If you read the financial press you might be surprised to learn that AMD is about to be bought by every company under the sun.
So far the outfit has been considered by pundits to be bought by Apple, Dell, Qualcomm and Intel using some fairly bizarre reasoning.
Take for example the “Intel plans to buy AMD” rumour. Given that this would be subject to all sorts of antitrust actions, you have to question how this one came into being.
The logic is based on a fallacy. Since the world is moving to mobile, x86 chips are less important and as a result antitrust regulators are not going to care any more that Intel would have a monopoly of making these.
However, antitrust regulators are concerned about competition and giving one manufacturer total control of a market, no matter how narrow, is going to set writs flying.
To buy AMD, Intel would have to act fast. AMD’s share price is growing thanks to its gains in consoles and low-power computers.
The other consideration is what Intel would have to gain from buying its rival. The only thing AMD has which Intel lacks is the considerable graphics know-how of AMD’s ATI business. Although Chipzilla’s graphics knowledge is building, it is still a long way behind AMD on that score. However, it is a lot better at integrating that knowledge into a single chip.
This becomes important as the next trend in PC building is towards integrated chips and graphics cores.
But this problem might be solved not by Intel buying AMD, but something no less radical – AMD and Intel could actually bury the hatchet and team up.
This would mean the sharing of technology which both need but would stop short of an antitrust writ landing on anyone’s door. While it would appear that such a deal would favour the much bigger Intel, in fact it would also assist AMD assert itself in the market and take the pressure off Chipzilla from regulators.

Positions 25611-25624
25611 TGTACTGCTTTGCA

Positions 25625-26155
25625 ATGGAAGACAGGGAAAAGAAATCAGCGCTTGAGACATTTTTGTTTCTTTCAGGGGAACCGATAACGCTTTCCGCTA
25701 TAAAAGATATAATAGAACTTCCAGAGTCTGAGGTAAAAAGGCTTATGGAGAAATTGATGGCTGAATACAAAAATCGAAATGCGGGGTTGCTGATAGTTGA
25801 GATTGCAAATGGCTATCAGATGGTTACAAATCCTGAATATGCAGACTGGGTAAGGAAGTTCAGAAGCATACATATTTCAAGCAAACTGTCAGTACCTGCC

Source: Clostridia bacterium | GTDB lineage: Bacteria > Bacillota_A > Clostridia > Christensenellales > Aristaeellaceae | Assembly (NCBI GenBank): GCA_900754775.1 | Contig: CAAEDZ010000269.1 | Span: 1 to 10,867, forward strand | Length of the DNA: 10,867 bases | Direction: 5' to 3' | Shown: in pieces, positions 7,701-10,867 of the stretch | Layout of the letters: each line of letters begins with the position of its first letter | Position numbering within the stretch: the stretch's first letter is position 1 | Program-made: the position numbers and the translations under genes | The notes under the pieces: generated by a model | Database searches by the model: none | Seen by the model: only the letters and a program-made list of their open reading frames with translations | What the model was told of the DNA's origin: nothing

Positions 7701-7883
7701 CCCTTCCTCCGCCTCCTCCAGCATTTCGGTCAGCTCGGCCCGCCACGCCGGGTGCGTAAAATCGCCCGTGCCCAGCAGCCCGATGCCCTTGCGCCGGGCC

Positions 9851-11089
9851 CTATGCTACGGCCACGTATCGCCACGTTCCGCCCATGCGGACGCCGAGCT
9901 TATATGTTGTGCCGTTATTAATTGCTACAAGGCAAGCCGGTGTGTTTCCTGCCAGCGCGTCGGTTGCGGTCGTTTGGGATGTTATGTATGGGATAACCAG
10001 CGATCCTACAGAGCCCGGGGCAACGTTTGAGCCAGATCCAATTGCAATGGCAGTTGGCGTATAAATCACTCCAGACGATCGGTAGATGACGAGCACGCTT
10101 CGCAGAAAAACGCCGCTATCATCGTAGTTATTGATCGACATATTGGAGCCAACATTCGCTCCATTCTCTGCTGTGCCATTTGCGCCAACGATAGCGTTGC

If the future really is mobile chips, then the loss of market share in this arena is less important, but the access to better graphics technology is a worthy pay off. Besides, the spin off technology might also help Intel and AMD match ARM in the mobile market.
But it is about as likely to happen as it was that the Nazis would team up with Stalin to defeat the US during World War II.
The Apple rumour is even weirder. The idea is that Apple could immediately move from Intel chips in its Macs to similar AMD processors, and, under its roof, Apple could tailor-make the processors to best fit its needs.
Somehow these rumours are also tied to Apple wanting to drop Samsung as its chipmaker. Buying AMD would not help it resolve that problem – AMD has not manufactured chips for a long time. Even if buying AMD would give Apple the ability to create better chips, it would still have to come up with a way of building them. Besides, Apple does have enough inhouse chipmaking ability to adapt ARM designs at the moment and there are also rumours that it will let its PC business quietly die off.
Again, the only reason why Apple would want AMD is that it would gain control of AMD/ATI’s graphics products. But at the moment ATI technology is not the flavour of the month at Cupertino. While Apple might want AMD graphics processors in the near future, it is more likely to be happy with the way things are between the two.
If Apple bought AMD it would get back its former chief CPU architect Jim Keller, who left for AMD earlier this year, as he is known for his work as A4/A5 designer and K8 lead architect at Apple. On the downside it would also get back senior vice president of devices hardware engineering at Apple, Mark Papermaster, who Apple probably would not want back.
The Qualcomm rumour is silly. An ARM fabless chipmaker buying a x86 fabless chipmaker makes sense only if it were buying a market leader in the x86 market.
However, AMD owns 10,525 approved patents and a sizable share of TSMC’s 28 nm production capacity that Qualcomm needs. Like the other rumours Qualcomm would benefit from AMD’s graphics know-how. Qualcomm owns AMD’s former Imageon technology but it could do with some more.
AMD’s former CTO, Eric Demers, who now works for Qualcomm, would find himself in charge of his former company.
While the combined outfits could provide some good engineering products, there are few compelling business reasons for such a deal to take place.
Dell can be ruled out because it lacks the money and has other problems.
Based on this, all these rumours can be safely ignored for now. What is likely to happen is that AMD will end up with closer ties with one of the companies which is rumoured to buy it and from a practical point of view there will be nothing to see here, so move on please.